During this quarter our research efforts have been focused on four areas:
- Eliciting user needs for a Formula Student team project health monitoring dashboard and consolidation / grouping of analytical techniques (proxies) to meet FS user needs.
- Preparing industry-facing summaries of the proxies that we have developed.
- Creating a real-time skills and competency mapping dashboard with one of our industrial partners.
- The preparation of a joint research proposal with another of our industrial partners to exploit the findings and techniques developed in this project.
Formula Student Dashboards
On the first point, in order to understand how the Formula Student team could benefit from our project’s techniques, a series of user-interviews were conducted. Academic staff supervisors and student project managers from Universities of Bath, Bristol and UWE took part in semi-structured interviews. Interviews were coded using thematic analysis, which identified 85 unique user requirements. Further axial coding and affinity diagramming showed user insights focused on four core areas of activity within the project: 1) planning and monitoring project progress, 2) CAD based design process, 3) communication and team dynamics, and 4) team competencies.
For each requirement, we discussed and agreed which were outside the scope of project management support and, in line with wider project aims, were not automatable. For the remaining 36 unique in-scope requirements, researchers tagged each with one or more of the nine developed proxies that could be applied to support that user-requirement. A hierarchical cluster analysis method was used to group user insights that could be addressed by similar sets of analytics/proxies. The outcome of this analysis was the generation 10 design scenarios. These design scenarios provide narrative descriptions which envision how users may interact with a dashboard. They both enable researchers to anchor envisioned proxy applications to the users’ requirements, work practices and context; and also provided a clear and simple means to support communication with users in the evaluation and the iterative design process of creating dashboards tailored to support Formula Student:
Research effort has been primarily focused on three areas this quarter to July: presentation of conference papers, development of the framing of the research with respect to engineering Project Health Monitoring (ePHM), and holding industrial workshops.
For the first, we’re delighted to say we’ve picked up not one, but two awards for outstanding contributions to Design ’16 and Design Computing and Cognition ’16. Check out our Publications page for more details.
Framing our Work
Secondly, following an ongoing and extensive period of framing and re-framing, the underlying constructs and methods created as part of the project, we have converged on a model of engineering Project Health Monitoring (ePHM). This model is a contextualisation and extension of the accepted model of IVHM (Intelligent Vehicle Health Monitoring):
In the Q10 report we summarised the design and format of our user-drive workshop. In particular, the workshops last 2.5-3hrs and involve three stages. The first stage is a general discussion and brainstorm of the factors that impact the performance of engineering projects. The second stage involves that ranking of the relative importance of the set of project feature that we have developed. Further, participants are asked to rate the level of understanding of these features afforded by their current tool set. The third stage is an interactive design sessions. Here the aim is for participants to individually then collaboratively develop concepts for supportive dashboards for engineering projects:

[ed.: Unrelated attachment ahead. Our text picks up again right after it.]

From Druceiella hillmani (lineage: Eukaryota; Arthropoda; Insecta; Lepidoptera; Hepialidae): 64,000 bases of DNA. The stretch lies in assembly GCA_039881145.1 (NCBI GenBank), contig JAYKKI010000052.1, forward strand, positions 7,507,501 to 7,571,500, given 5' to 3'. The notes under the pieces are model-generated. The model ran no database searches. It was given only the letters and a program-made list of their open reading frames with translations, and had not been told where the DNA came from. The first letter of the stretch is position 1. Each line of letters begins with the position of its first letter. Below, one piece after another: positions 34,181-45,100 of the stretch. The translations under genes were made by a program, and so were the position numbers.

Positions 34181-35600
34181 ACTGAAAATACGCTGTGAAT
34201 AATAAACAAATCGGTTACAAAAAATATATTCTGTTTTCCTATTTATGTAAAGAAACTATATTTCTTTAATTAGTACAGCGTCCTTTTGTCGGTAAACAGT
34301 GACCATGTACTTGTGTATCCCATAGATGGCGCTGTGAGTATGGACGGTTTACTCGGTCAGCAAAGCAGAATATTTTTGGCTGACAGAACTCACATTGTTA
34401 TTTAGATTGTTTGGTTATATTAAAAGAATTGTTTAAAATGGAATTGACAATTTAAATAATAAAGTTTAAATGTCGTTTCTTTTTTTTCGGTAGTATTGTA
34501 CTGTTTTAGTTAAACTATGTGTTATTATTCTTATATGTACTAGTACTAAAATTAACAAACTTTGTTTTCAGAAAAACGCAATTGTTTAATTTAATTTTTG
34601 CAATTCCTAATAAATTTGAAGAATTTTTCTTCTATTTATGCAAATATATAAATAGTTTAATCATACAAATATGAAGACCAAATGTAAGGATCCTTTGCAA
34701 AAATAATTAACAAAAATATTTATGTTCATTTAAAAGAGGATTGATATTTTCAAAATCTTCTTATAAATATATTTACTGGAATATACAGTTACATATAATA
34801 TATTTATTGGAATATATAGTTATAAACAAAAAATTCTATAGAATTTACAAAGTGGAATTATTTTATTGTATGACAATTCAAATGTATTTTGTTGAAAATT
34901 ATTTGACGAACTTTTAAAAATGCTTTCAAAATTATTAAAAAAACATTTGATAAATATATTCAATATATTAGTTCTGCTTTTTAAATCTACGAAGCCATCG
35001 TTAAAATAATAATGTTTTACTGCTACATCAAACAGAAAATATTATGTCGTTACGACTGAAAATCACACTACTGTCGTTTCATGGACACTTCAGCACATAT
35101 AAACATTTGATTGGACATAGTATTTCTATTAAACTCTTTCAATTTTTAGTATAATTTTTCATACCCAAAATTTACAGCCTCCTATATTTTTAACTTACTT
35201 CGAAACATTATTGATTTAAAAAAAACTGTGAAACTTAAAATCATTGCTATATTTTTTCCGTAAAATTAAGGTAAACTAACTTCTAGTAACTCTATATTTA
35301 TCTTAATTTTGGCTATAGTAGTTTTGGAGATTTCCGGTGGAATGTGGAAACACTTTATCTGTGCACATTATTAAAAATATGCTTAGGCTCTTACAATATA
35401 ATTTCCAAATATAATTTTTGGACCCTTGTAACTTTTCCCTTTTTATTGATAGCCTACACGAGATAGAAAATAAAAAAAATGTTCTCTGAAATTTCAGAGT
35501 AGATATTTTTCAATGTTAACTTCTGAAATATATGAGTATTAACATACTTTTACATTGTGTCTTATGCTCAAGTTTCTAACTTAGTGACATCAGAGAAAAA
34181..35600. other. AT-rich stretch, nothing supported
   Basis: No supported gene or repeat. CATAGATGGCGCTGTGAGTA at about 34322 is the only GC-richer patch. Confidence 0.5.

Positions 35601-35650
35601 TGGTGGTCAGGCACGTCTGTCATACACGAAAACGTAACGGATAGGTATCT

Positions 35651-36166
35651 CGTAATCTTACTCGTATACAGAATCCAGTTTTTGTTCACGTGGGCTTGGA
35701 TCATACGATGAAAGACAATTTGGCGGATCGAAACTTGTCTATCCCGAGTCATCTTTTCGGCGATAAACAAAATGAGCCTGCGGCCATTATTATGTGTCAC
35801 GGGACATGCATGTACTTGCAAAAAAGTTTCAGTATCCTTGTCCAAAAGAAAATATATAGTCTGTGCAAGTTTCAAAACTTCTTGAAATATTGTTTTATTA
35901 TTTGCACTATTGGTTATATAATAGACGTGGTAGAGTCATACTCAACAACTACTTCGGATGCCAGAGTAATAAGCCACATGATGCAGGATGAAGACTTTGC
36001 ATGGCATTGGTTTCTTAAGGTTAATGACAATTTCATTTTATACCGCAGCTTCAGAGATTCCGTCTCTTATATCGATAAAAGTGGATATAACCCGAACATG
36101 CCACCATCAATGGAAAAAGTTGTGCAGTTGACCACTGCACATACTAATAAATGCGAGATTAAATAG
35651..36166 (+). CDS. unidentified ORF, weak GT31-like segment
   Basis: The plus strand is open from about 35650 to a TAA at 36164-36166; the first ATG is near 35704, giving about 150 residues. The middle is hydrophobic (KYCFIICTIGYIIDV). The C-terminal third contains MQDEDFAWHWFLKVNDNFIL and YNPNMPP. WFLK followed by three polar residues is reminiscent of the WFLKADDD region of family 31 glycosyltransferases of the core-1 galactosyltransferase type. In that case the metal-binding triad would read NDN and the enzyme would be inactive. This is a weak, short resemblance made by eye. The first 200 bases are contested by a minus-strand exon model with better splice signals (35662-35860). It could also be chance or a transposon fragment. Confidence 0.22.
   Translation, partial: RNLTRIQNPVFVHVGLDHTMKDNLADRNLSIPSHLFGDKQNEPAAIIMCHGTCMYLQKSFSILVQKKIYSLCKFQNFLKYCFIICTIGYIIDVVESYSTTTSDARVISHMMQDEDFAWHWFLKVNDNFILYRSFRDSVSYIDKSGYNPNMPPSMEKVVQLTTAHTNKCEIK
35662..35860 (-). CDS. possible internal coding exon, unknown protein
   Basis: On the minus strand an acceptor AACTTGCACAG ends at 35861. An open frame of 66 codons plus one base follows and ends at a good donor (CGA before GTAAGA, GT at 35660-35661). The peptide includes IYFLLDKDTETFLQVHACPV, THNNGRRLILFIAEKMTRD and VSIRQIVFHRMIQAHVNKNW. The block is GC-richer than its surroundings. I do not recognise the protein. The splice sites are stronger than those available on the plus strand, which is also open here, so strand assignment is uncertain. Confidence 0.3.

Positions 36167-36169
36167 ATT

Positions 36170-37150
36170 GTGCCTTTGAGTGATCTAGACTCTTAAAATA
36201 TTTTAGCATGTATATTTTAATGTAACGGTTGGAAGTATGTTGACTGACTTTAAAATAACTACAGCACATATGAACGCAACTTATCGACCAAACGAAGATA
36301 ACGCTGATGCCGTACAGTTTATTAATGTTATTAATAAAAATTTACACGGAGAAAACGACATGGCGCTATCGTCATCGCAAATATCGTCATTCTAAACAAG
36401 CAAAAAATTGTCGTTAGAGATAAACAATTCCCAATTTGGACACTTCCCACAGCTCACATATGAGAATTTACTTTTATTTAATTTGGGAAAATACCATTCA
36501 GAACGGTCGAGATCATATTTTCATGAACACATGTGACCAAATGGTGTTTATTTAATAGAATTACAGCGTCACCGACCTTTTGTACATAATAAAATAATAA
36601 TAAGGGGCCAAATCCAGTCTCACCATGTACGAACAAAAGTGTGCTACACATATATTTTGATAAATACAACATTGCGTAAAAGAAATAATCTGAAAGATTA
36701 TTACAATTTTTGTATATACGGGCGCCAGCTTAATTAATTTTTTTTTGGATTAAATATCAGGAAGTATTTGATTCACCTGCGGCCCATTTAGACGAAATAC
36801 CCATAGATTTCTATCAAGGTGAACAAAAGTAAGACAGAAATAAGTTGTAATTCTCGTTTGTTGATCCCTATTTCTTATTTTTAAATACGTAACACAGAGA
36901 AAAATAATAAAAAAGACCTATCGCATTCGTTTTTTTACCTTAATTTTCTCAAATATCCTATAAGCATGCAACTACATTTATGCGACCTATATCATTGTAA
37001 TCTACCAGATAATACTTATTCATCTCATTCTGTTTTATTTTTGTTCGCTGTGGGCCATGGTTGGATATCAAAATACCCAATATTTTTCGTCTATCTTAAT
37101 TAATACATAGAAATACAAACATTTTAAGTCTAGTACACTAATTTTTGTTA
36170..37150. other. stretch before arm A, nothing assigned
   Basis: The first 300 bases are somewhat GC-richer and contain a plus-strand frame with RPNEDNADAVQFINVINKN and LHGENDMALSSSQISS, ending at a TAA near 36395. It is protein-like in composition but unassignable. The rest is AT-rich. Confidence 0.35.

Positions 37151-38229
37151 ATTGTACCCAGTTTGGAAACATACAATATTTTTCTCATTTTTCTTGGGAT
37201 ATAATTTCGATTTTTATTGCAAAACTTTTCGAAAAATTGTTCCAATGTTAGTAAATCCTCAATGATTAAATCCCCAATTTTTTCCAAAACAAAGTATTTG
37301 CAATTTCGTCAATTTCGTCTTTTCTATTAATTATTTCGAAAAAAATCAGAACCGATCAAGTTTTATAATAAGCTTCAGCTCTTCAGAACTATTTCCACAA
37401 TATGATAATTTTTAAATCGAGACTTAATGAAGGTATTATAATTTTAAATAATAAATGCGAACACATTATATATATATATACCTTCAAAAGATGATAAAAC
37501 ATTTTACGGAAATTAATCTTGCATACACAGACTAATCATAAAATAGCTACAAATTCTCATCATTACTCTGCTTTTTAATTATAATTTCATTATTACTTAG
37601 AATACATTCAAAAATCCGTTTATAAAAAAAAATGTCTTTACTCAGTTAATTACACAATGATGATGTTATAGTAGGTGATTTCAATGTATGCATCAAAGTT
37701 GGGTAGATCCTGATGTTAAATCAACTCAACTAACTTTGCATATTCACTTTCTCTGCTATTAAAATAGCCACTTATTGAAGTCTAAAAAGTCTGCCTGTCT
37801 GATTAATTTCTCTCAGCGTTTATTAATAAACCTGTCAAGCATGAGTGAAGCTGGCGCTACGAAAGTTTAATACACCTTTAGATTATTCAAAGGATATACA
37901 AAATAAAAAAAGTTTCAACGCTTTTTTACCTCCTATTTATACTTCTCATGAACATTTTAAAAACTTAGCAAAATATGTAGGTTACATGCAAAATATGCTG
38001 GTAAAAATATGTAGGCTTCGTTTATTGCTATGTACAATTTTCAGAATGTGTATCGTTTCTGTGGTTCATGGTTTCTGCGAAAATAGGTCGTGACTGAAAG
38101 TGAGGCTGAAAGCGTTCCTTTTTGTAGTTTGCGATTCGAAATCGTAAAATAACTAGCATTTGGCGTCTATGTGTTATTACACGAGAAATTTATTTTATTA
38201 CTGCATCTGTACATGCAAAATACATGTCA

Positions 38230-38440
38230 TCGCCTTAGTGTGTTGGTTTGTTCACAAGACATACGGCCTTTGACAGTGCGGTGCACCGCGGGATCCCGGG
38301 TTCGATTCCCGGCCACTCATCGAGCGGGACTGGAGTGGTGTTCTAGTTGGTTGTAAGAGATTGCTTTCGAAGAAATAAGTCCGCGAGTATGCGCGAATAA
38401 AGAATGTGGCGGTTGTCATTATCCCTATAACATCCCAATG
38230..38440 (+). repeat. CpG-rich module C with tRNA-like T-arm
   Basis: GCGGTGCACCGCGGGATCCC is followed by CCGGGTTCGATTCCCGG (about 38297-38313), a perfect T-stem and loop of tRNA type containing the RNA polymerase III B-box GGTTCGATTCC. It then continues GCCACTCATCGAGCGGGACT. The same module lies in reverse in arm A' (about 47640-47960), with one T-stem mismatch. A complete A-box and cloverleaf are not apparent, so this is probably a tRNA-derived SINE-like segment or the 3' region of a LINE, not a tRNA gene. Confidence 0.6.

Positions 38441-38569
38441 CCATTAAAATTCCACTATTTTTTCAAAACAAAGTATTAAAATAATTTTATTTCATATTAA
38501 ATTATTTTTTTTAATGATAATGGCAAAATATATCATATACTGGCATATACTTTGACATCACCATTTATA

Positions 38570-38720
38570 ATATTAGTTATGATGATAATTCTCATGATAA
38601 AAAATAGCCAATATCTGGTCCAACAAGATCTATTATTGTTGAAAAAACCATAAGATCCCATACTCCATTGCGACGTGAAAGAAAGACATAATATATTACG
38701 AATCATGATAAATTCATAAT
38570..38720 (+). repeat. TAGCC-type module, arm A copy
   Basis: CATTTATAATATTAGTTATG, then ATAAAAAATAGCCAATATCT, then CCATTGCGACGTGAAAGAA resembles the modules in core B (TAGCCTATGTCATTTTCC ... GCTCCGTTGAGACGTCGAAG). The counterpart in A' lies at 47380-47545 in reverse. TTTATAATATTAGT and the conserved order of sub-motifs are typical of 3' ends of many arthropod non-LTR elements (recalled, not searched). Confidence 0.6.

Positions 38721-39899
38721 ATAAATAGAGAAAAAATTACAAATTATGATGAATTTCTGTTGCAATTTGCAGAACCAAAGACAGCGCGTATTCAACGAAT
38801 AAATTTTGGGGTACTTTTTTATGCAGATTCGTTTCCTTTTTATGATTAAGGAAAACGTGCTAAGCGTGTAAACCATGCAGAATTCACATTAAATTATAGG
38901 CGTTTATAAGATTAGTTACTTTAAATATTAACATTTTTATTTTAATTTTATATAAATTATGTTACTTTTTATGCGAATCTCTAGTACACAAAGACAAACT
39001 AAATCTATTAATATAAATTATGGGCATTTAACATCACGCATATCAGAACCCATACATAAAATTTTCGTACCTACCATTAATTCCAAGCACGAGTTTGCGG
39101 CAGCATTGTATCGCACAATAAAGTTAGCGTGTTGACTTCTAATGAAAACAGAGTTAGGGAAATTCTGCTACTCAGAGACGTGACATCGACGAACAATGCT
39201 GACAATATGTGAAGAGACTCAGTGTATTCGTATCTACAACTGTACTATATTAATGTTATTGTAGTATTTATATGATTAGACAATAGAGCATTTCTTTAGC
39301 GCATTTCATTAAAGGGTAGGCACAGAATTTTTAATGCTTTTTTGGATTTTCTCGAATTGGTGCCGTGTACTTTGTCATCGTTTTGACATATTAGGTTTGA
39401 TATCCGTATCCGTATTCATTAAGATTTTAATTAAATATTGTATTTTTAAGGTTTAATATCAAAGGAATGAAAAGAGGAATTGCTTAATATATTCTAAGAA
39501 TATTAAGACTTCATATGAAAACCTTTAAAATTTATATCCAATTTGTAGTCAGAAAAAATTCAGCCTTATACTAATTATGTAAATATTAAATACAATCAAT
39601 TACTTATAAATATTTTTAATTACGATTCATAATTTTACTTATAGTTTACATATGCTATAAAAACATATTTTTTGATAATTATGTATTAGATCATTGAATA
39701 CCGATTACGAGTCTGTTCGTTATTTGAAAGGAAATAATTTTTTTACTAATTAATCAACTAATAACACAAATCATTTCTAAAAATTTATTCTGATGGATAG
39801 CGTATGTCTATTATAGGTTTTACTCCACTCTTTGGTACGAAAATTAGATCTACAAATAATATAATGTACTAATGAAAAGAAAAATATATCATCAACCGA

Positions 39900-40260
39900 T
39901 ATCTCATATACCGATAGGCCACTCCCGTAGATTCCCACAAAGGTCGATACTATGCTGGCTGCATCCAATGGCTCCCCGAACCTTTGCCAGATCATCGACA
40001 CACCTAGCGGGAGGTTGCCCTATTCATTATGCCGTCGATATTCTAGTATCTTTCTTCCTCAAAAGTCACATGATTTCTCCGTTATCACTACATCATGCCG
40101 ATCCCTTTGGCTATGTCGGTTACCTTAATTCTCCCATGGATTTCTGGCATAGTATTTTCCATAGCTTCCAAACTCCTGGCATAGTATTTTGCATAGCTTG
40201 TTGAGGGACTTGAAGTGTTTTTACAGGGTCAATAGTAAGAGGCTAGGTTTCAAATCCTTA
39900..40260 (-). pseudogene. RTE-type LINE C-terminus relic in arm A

To date we have held three workshops: The first was with the Strategic Project Office of the University of Bristol, the second was with Frazer Nash Consultancy, and the third was held in Croatia with a mix of participants from industry and academia. Over 70 people have participated to date. We are planning further workshops with with an industrial partner in August and Formula Student teams later in the year.
The focus over this period has been two-fold: The first has dealt with consolidating the various analyses associated with each case study (data set) while the second has been to develop our approach for capturing user requirements and context(s). In the former work has continued across the four case studies associated with a Formula Student team and our other industrial partners. For the latter we have developed a combined survey and interactive workshop for potential users.
During this quarter four conference papers have been accepted for publication and are to be presented in Croatia in May and Chicago in June. In addition to this a journal article associated with the automated typing of topics in email associated with engineering projects has been submitted to the Journal of Advanced Engineering Informatics.
In addition to preparing the data set and planning analysis, Dr Emanuel has been interviewing the project manager on a monthly basis to understand the issues faced and user needs, with the aim of distilling a set of requirements for an FS dashboard. Interviews and analyses are ongoing, with two main focuses. First, requirements extraction will centre on supporting the project manager’s work flow, decision making capabilities and needs regarding issue/problem support across the 22 week build period. Second, the interviews will be used to understand the prevalence or importance of the project features, developed by Dr Snider, at different points in the build life cycle. Dr Emanuel has used the previous year’s CAD model as boundary object to communicate where work and issues are occurring as they develop this year’s car. The aim is to match these annotations to occurrences in CAD activity: